A couple of weeks ago, I was in a mediation with a federal magistrate judge involving overtime claims. After the mediation had ended, I asked the judge about the growth of overtime litigation in federal court. The judge estimated that 20 – 25% of the cases in his federal courthouse are overtime claims.
At first, I thought that this was a staggering number. When I think of the federal courts, I think of constitutional issues and lawsuits involving the federal government. But, after I gave it some more thought, the number started to seem more believable. Given the proliferation of lawyers advertising for overtime cases on television as well as the ability of plaintiffs in such cases to make claims for penalties and attorney’s fees in addition to their claims of unpaid wages (not to mention the fact that this can be done for entire classes of employees), it makes sense that overtime lawsuits are crowding the dockets of federal judges.
In fact, it would seem as though overtime lawsuits are likely to become even more common. As you may have seen, the Department of Labor recently made changes to the overtime exemption rules that, no surprise, are extremely favorable to employees. Of significant note, employees that were subject to the white collar exemptions based on their job functions (administrative, executive, professional) were exempt from the overtime requirements if they received a weekly salary of $455. This threshold will only remain in place until December 1, 2016, at which time a new standard will go into effect. In fact, the Department of Labor has more than doubled the requisite salary to satisfy these exemptions to $913 per week.
Television commercials targeting overtime lawsuits, the prospects of potential windfall recoveries, and regulations that significantly increase the burdens on employers suggest that overtime lawsuits will continue to proliferate. These trends demonstrate the increasing likelihood that any employer will have to defend against overtime claims. While it is not possible to have employees and be entirely immune from the risk of overtime claims, it is possible to reduce the risk and be better prepared if and when an overtime claim is made. Given the fact that there is no reason to think this trend will slow in the near future, it makes sense to take steps to get ahead of the curve.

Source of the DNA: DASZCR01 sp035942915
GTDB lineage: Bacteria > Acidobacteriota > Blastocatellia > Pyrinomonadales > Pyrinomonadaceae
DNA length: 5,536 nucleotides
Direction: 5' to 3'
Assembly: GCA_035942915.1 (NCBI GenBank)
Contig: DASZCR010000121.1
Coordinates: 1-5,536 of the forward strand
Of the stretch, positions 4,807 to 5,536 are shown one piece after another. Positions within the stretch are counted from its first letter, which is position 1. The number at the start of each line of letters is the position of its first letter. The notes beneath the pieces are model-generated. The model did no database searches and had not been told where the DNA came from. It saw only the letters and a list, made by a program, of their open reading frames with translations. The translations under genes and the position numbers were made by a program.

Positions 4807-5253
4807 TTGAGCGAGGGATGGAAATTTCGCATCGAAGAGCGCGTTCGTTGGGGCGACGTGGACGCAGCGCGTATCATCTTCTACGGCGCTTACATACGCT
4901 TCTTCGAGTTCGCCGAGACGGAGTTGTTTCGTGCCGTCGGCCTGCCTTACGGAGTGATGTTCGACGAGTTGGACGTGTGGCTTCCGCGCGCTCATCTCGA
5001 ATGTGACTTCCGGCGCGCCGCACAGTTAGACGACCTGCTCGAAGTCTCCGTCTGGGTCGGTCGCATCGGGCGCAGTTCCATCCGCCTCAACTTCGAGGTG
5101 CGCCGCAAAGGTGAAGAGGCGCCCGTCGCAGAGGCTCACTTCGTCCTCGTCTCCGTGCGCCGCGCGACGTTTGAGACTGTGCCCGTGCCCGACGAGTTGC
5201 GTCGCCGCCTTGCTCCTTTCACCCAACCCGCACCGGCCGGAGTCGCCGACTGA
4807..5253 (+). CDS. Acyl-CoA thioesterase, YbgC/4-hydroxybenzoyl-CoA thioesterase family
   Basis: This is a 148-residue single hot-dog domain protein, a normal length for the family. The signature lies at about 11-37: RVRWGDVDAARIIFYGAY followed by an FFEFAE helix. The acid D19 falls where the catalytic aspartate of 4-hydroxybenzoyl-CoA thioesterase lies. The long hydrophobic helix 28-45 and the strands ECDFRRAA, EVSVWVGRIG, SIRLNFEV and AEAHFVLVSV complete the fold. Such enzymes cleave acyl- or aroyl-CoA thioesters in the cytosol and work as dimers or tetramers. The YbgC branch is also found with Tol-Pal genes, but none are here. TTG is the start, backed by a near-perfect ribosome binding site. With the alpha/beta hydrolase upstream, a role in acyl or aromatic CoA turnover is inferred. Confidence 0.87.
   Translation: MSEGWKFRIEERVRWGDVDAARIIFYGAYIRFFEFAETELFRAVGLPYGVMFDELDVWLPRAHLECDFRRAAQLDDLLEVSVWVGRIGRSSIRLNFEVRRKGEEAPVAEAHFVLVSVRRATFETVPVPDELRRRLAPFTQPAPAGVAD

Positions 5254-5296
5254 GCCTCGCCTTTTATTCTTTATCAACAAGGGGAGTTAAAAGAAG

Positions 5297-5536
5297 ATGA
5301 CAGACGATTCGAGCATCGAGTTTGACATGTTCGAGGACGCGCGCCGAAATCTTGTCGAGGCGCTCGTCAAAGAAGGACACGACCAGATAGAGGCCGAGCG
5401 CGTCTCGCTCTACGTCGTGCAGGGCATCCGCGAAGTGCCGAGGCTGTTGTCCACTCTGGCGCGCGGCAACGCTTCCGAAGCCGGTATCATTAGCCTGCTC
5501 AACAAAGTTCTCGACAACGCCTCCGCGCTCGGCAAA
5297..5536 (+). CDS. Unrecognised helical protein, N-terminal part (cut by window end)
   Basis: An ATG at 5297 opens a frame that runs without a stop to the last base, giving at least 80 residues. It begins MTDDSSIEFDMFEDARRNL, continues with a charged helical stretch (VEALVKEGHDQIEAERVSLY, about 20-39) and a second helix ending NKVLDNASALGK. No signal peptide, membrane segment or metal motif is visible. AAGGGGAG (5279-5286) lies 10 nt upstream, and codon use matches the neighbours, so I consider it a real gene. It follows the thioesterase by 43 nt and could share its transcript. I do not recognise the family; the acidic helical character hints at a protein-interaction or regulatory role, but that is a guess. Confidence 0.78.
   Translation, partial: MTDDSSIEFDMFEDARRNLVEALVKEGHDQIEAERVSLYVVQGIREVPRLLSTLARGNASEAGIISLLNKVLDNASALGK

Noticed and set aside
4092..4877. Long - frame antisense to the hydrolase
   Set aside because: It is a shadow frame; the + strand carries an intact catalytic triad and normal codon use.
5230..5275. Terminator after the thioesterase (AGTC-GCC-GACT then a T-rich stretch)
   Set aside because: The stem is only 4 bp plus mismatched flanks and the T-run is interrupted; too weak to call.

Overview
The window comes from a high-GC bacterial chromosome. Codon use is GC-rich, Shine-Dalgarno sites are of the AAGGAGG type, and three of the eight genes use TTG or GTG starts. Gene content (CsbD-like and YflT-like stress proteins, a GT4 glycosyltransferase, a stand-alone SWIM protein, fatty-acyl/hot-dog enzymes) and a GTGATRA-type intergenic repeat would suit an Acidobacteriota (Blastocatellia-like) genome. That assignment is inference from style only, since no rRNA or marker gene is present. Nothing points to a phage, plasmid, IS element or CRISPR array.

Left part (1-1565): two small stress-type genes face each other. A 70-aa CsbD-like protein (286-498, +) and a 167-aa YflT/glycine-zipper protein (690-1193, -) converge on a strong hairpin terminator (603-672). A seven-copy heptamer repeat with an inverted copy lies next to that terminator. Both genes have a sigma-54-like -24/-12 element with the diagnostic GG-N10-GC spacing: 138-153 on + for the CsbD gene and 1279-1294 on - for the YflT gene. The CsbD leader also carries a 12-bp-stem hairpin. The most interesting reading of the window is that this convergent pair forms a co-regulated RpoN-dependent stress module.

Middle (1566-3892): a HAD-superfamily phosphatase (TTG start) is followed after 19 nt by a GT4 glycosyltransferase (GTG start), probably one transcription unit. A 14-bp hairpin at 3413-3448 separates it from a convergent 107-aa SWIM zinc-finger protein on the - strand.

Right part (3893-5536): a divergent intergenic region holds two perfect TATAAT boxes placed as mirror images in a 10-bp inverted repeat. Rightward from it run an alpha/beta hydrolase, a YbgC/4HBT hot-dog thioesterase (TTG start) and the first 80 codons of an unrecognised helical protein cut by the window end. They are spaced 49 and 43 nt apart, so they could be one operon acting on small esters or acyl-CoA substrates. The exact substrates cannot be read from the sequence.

ABOUT RUSSELL BERGER
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Russell Berger is an accomplished labor and employment attorney who is well-versed in litigating in both state and federal courts, as well as providing counsel to employers on employee matters. He represents employers, businesses and professional clients in employment disputes throughout the country. Mr. Berger primarily focuses on litigating and counseling clients regarding matters of minimum wage and overtime under the Fair Labor Standards Act and state laws, wrongful termination, non-compete agreements, and employment and severance agreements. Mr. Berger’s practice also includes handling claims and providing counsel regarding retaliation, discrimination and harassment (under Title VII and state anti-discrimination laws), as well as under other federal statutes, such as the Family Medical Leave Act (FMLA), the Age Discrimination in Employment Act (ADEA), and American with Disabilities Act (ADA). He also handles other work related issues such as employment contracts and general contract claims, employment-related tort claims, and other business and professional tort claims.
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